Although it is senior year, I am often reminded what it was like to be a freshman and meeting new people all the time. Truly, the number of people whom I am being introduced to has not dwindled as might be suspected, rather it’s quite the opposite. It really is nice to see that even in senior year–when we have less than eight months or so left–we are making new friends and are open to the diversity that comes with it. Regardless of the setting these conversations often turn to our future plans—we are seniors after all. And that’s is where I get a lot of practice telling my peace corps story.
Whether it is after a 5k, at the pub, or even in class; the fact that I am taking part in the peace corps almost certainly comes up. Since many people don’t have a solid idea of what the Peace Corps does, let alone the logistics of the program, those are often the first questions I field.
“How long is the commitment?” “Where will you go?” “When do you leave?”
And inevitably this question arises: “what made you think of doing the Peace Corps?” A question that defies the short, one sentence answer that the others allowed, and one which will shape the entire conversation. This is the point where I can give a superficial answer, or I can give an honest answer. And here is my honest answer:
I actually didn’t know anything about the Peace Corps until about a year ago when a friend asked me about the Peace Corps assuming that I would be knowledgeable about the program. Well, it was this question which led me to seek-out some information regarding what the program actually does. My first stop was Wikipedia, of course, and then whatever random sites I stumbled upon. After reading about both the good and the bad things people were saying about the Peace Corps online, I was still intrigued and figured a book should be my next avenue of pursuit: I decided to read Fiesta of Sunset by Taylor Dibbert and The Peace Corps: Misadventures in Love and Africa by Andy Christofferson. Both turned out to be unbelievable narratives of their respective times in service. As it were, the two accounts couldn’t be more dissimilar: Andy taught chemistry in Africa while Taylor planned water systems in Guatemala. But what I saw in both of their experiences was a path directed by service, exchange, and hope. A path I could see myself walking.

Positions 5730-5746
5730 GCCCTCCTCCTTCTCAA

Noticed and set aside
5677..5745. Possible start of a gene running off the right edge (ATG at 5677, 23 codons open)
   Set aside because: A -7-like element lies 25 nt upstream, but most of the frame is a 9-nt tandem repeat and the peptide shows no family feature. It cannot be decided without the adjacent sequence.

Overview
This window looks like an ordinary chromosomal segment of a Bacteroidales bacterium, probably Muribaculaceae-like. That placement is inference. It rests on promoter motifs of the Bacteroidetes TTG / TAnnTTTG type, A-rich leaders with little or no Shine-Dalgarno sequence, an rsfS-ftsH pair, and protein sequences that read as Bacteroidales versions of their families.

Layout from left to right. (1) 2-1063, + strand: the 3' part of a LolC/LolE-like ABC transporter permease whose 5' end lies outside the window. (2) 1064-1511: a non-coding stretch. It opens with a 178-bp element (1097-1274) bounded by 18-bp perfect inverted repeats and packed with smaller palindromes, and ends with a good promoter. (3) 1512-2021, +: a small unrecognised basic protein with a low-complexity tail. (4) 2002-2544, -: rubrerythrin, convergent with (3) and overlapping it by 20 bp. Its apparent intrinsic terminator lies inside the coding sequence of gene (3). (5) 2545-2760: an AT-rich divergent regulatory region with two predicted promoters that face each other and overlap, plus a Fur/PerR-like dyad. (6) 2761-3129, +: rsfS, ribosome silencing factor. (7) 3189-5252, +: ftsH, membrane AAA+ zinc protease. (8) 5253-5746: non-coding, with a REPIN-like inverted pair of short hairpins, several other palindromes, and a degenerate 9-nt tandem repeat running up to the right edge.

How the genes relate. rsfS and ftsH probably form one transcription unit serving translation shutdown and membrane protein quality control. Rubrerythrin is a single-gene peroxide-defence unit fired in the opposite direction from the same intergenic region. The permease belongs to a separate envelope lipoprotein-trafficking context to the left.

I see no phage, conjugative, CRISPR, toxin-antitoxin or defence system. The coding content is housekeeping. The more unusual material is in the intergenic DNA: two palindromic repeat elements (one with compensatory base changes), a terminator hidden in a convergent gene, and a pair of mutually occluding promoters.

At this point I felt fairly confident that I had enough information to start my application process, but there was still one more thing to consult before I could confidently move forward. I knew my friends were sure to have a pertinent perspective and to raise important questions since they know me quite well. They know me so well in fact that some of them claimed to have foreseen my interest in the Peace Corps even before I knew anything about the program. Like I said, they know we well, perhaps too well. There are few things as motivating as having everyone support your plans even among doubt, and my choice to pursue the peace corps was no different. So many of the people I talked with, whether it be a professor, a friend, or a coworker, all said something akin to: “The peace corps? Yeah, that is most definitely you. I can see you doing that!” It was touching having all these people, whom I care deeply for, saying that I could do this. So with their benisons I started to slowly fill out the application–throwing my lot into an unknown future.
So, why the Peace Corps? Because the Peace Corps can offer the challenge, the novelty, and the opportunity for experience that none of my other options can guarantee. I get an exciting, yet nervous, feeling in the pit of my stomach when I try to imagine what my experience might be like since virtually nothing is predetermined. I suppose that is part of the draw, the same draw that brings me to run ultramarathon distances.
For an update on this front check out this update.